September marks Childhood Cancer Awareness Month, and Broadway performer Jeff Gorti wants kids who are battling the disease to remember something: “What makes you different is what makes you special.”
This Bensalem High School alum is currently living the dream in the Big Apple as a cast member of Chicago, in which he portrays the Judge/Doctor, and fills in for the characters of Billy Flynn and Fred Casely. It’s a gig he’s had for the past two years, but sometimes, the effects of the retinoblastoma Gorti was diagnosed with as an infant — mainly his prosthetic eye — cause occasional challenges.
“In the audition room, I’m always on the extreme left side of the room when it’s a dance call so that I don’t have to turn my head constantly to see the person who’s teaching the combo, or I don’t bump into people,” he told The Times.
Whenever he auditions for a new production, Gorti is sure to fill the director and choreographer in on his story: “Sometimes you see a little bit of a shift in their eyes, sometimes no shift at all. But you have to kind of throw out your childhood trauma to people that you barely know, and just let them know that there might be certain moments that take me a second as I gather my surroundings and the choreography.”
Gorti was about 15 months old when he received his diagnosis after his parents noticed something strange in photographs — his left eye wasn’t showing any type of reflection. He was brought to see a few doctors before ending up at Wills Eye Hospital, where Gorti’s parents were given two options. He could receive chemotherapy with the potential to save the eye, or have the eye (and the cancer) taken out. Ultimately, it was decided that the latter was the better option.
Throughout his life, Gorti never let his prosthetic hold him back. He was cancer-free, so why should he? Despite hesitancy from his parents, Gorti played soccer, swam and, at the age of 7, followed in the footsteps of his grandmother and took up dance at The Rock School for Dance Education in Philadelphia, in addition to the Bucks County Dance Center.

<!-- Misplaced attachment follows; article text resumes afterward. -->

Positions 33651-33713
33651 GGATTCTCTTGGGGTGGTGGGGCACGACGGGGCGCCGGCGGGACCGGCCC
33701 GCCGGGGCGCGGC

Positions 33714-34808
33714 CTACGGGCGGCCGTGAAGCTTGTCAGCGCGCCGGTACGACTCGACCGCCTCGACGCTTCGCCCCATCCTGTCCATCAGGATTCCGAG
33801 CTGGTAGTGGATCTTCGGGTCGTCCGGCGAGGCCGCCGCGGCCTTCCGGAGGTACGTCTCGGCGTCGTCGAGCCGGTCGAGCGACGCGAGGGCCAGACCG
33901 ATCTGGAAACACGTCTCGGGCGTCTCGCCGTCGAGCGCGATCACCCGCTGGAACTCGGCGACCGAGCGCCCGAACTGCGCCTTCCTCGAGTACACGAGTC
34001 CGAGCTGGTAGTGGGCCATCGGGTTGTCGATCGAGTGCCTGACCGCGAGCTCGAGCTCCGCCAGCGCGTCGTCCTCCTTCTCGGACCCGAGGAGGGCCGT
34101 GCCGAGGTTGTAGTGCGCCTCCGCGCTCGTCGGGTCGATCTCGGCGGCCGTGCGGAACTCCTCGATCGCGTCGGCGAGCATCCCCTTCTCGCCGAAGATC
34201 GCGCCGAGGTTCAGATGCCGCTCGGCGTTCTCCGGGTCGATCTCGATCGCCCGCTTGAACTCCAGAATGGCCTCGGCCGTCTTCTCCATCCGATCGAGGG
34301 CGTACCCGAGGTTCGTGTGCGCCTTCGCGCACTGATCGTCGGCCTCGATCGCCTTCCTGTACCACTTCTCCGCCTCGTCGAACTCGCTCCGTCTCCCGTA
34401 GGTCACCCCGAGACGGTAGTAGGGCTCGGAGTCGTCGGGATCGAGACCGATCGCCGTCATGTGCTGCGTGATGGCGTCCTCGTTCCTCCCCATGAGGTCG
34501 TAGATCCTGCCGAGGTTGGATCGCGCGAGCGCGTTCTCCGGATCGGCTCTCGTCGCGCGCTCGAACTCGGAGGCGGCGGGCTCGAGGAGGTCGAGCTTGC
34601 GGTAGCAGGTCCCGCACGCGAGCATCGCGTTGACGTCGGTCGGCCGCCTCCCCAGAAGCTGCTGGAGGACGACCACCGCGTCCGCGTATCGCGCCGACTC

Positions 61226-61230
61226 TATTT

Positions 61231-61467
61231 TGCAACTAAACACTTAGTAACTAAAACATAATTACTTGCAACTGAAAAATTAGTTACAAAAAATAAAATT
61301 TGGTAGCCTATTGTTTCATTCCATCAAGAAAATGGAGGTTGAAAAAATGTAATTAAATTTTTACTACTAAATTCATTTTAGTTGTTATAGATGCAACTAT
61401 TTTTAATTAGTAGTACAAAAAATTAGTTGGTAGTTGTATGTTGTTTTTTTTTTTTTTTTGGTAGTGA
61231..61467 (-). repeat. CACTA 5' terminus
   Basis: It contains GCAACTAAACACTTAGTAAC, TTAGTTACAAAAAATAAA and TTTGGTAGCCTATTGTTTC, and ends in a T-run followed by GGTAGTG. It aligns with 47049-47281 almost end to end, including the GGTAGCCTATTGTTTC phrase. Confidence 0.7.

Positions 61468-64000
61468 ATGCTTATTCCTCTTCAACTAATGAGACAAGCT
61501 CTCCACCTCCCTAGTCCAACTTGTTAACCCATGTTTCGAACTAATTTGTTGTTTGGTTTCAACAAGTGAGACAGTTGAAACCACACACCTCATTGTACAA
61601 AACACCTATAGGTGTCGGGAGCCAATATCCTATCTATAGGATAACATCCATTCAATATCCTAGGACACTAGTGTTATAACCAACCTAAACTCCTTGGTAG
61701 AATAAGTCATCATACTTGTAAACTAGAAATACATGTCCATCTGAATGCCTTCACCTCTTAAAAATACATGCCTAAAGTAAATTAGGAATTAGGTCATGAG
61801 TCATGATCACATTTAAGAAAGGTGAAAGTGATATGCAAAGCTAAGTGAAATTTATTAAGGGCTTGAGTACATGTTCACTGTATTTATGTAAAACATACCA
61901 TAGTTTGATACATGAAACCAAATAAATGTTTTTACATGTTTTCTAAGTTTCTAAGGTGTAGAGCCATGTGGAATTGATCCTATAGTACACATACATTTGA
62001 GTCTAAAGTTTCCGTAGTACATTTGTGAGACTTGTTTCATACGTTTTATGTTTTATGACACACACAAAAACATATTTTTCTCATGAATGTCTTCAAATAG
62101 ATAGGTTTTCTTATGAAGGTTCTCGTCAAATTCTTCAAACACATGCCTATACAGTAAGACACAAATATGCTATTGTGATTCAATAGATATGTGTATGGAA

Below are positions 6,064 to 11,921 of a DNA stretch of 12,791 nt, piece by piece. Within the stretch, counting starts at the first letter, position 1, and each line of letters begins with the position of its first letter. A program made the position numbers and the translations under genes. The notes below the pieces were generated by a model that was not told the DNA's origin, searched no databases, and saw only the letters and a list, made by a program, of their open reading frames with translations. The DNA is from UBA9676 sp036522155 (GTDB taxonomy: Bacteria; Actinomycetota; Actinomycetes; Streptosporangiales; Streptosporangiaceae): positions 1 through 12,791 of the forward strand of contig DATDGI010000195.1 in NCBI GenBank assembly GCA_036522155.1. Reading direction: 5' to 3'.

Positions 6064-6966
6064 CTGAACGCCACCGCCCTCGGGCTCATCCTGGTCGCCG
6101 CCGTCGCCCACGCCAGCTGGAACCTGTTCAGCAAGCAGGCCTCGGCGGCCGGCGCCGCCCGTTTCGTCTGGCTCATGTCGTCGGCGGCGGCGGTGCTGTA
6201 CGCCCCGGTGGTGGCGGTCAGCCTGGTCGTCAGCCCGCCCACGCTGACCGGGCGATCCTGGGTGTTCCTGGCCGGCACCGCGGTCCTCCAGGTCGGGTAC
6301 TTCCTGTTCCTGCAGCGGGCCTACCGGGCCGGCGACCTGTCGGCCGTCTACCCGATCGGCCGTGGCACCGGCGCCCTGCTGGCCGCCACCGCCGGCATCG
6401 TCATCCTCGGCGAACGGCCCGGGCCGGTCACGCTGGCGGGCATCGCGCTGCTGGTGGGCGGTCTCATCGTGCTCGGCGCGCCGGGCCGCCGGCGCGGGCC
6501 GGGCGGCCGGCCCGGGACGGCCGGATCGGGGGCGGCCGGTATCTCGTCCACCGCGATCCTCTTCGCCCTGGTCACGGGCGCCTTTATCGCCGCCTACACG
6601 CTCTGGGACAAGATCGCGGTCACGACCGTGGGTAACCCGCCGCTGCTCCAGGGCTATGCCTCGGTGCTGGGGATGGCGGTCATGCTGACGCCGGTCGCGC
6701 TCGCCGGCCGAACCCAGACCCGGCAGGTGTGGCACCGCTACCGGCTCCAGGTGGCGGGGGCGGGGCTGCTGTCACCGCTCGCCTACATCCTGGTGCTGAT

Once in high school, upon being introduced to musical theater, he realized that this was his calling. After snagging a last-minute audition at Point Park University (and being accepted on almost a full ride), he graduated from the college a semester early, moved to New York, signed with an agent and began performing regionally across the country. He also performed on a cruise that took him around the world, from Italy to New Zealand, allowing him to check a few spots off his bucket list.
Just before the COVID-19 shutdown, while part of A Chorus Line, Gorti was nominated for — and won — a Helen Hayes Award, which he described as the Tony Awards of regional theater.
“I got so emotional when I won that award right before the shutdown happened because I played a character that was different, and he in the show found solace in his vulnerability,” said Gorti. “Being vulnerable with what you have, there’s so much strength that you’ll find within that. You never know what life or the universe is gonna throw at you in the best way. So if you want something, go after it, because you’re already stronger than you think.”
The pandemic was a difficult time for Gorti and his fellow performers, as the future of their profession was uncertain. Gorti even went back to school to earn his associate’s degree in IT. However, life threw a fresh opportunity at him in the best way — in summer 2021, he received an email inviting him to audition for Chicago on Broadway. Needless to say, the audition went well, and he’s been part of the cast ever since.
“It’s challenging, eight shows a week, but it’s so rewarding,” he said.
When asked to compare the worlds of regional theater and Broadway, Gorti explained that there’s a hunger for excellence that’s unique to those New York stages. This is especially true at the Ambassador Theatre, where Chicago is currently playing.
“There’s no complacency. There’s always kind of a fire under our belts because we know it’s the highest you can get doing that specific show,” he said. “There’s an element with that show specifically that you want to represent the people that came before you. The show’s been around since 1996 and there’s a reason why it’s still running. The material itself is still relevant today, people’s hunger for success and what they’ll do to get there.”
Over the past two years, Gorti has shared the Ambassador Theatre stage with some top names, including Pamela Anderson and RuPaul’s Drag Race icon Jinkx Monsoon.
“Jinkx is one of the most incredible humans,” Gorti said. “There are so many talented people that you come across in the industry, but her as a human being, how she treated fellow cast members, her willingness to open up to us, was unmatched. She’s actually one of my top favorite people that I’ve come across in my career.”
As we enter Childhood Cancer Awareness Month, Gorti hopes his story serves as inspiration to kids who are either battling cancer, or dealing with the aftereffects.
“I think if you’re battling cancer or any type of limitation that you may feel life has thrown at you, what makes you different is what makes you special. It’s taken me a long time to get to that point, but I think that’s most important,” he said.
Looking ahead, Gorti sees himself beginning to branch out into independent films (he shot one at the beginning of the summer). But in the meantime, he’s focusing on all-things-Chicago.
“The show is so good in many ways for multiple ages. I think my producers have created this very special environment,” he said before adding with a laugh, “Come and see a one-eyed dancer on Broadway. Come one, come all!”
Samantha Bambino can be reached at firstname.lastname@example.org